But it’s one thing to forbear with a disparity in beliefs and perspectives when you’re dealing with acquaintances and friends, and maybe even family members.  It’s quite another though when that disparity exists between you and someone you share your bed with.  This is a bigger problem for me than it is for others because I’m a nonconformist with a perspective on life that very few people can relate to.  For those who are the byproduct of a monolithic culture in which they and everyone else around them all believe the same things, behave the same way, and root for the same teams, they have little issues meeting and marrying those who are just like them.  A Mormon in Utah for example will have no trouble meeting and pairing off with a Mormon girl.  For all our talk about individuality, the truth is the vast majority of us are all like sheep, ready to conform to whatever subculture we happen to be immersed in.  By being part of the herd, you reduce the risk of being isolated and alone, as well as the complications of trying to find a significant other you can relate to and call your better half.  Everyone in the same herd gets along pretty well, as long as everyone believes and behaves exactly the same.

Because God help you if you start to form a dissenting opinion the rest of the herd may not agree with…

So if I were to meet a girl, even one who is sugar and spice and everything nice, but who failed to understand me and why I believe the things I do (and vice versa), I’d suspect things just wouldn’t work out between the two of us and break it off before it started to get serious.  Really, who wants to be with someone who is incapable of being able to see who you truly are as a person and where you’re coming from?  That’s how we connect and form bonds after all.

I asked some of the people close to me who are married and about the nature of their relationships with their spouses, and the nature is such that they know each other so well they’re able to complete each other’s thoughts.  They may fight and argue and whatnot, but ultimately they are both on the same wavelength.  They’re in sync, which is why even when there’s friction in the relationship, it doesn’t threaten the bond they have with each other.

As opposed to me, who seems to be out of sync with the entire universe.  If God could make mistakes, I’m sure my existence would be the best proof of it.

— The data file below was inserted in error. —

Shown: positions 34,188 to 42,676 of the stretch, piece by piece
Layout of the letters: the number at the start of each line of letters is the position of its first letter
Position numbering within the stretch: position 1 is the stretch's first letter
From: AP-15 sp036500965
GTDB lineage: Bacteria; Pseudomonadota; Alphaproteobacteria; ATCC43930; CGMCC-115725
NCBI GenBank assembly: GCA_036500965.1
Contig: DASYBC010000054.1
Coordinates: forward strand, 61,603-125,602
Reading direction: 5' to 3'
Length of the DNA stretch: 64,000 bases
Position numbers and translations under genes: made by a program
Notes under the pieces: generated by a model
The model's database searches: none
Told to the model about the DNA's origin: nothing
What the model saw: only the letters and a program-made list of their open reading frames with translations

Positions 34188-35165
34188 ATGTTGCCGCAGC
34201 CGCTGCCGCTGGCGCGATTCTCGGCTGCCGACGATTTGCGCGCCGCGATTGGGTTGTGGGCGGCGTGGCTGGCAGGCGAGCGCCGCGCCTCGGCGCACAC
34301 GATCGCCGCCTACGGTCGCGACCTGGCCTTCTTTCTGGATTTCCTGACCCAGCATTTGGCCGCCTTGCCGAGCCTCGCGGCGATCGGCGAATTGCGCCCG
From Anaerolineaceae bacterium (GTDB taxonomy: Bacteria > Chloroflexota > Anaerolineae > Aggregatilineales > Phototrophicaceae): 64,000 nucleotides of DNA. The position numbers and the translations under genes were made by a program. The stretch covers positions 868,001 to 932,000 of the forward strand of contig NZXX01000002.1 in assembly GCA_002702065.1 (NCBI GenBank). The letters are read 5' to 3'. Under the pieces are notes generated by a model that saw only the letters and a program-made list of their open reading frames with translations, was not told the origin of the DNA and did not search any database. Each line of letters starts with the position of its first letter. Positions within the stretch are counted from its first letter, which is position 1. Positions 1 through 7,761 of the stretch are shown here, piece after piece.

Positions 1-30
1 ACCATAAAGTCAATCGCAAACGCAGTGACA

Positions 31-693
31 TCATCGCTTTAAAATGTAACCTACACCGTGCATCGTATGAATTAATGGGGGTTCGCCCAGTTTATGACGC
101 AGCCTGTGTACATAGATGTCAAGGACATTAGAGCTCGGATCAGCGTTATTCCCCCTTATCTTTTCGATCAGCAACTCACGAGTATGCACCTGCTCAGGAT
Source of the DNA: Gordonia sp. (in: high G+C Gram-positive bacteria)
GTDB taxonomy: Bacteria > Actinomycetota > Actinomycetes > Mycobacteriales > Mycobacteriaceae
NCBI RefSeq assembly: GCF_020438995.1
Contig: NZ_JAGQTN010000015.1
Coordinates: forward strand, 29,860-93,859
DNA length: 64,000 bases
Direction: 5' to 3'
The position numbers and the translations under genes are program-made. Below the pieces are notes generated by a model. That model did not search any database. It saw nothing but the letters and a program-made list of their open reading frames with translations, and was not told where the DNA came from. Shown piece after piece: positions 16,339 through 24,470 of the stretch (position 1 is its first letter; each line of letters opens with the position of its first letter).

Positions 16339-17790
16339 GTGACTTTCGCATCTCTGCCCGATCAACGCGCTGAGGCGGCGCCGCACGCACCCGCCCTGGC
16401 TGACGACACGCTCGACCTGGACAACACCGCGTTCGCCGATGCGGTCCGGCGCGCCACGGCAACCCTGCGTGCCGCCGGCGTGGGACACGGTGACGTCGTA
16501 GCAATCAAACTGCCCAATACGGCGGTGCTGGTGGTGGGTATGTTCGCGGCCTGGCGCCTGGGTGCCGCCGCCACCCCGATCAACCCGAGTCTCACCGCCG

And yes, part of this ability to form such a bond happens with time I’m sure, but much of it I believe has to do with having a pre-existing kernel of insight into the other person’s mind, something I believe can come supernaturally or simply as a result of having similar walks in life.  Even if you don’t know someone very well, you just GET who they are, and hence you’re drawn to them.  Such is the plight of human nature where we are naturally drawn to the familiar rather than the unfamiliar.  Science describes this as assortative mating, and by and large it’s probably an accurate process of how most of us meet our significant others.

But I am a glitch in the Matrix, an anomaly, a… special snowflake if you will.  There is none like unto me, and hence I may indeed be doomed (or blessed depending on how you look at it) to a life of solitude.

Is it possible that I’m being too trivial though?  So what if the perspectives and beliefs between myself and that of a potential spouse didn’t perfectly align.  Did that HAVE to spell automatic doom for the relationship?  Aren’t there other factors to consider?  Wouldn’t true love conquer all?  More importantly, even if we were initially on different wavelengths, isn’t it possible that they could eventually converge together somewhere down the road?  Well, anything’s possible, but how likely would that be?  I can’t imagine the odds for success walking hand in hand with someone who finds your thought process completely alien to their own would be very favorable.  People don’t really change, so if they fail to understand you now, it would require a leap of faith to believe that could change later on.  Maybe, depending on the right circumstances that leap would be warranted.  But it hasn’t happened to me yet.

Single ladies, I’m ready to provide, are you ready to cook?

I can just hear the teeth grinding from de vimmins now.  Heh.  So let me ask you, why am I as a man still expected to fulfill the traditional role of a provider, but it’s perfectly ok for women to cede the traditional role of a nurturer? (and making me good sammiches?)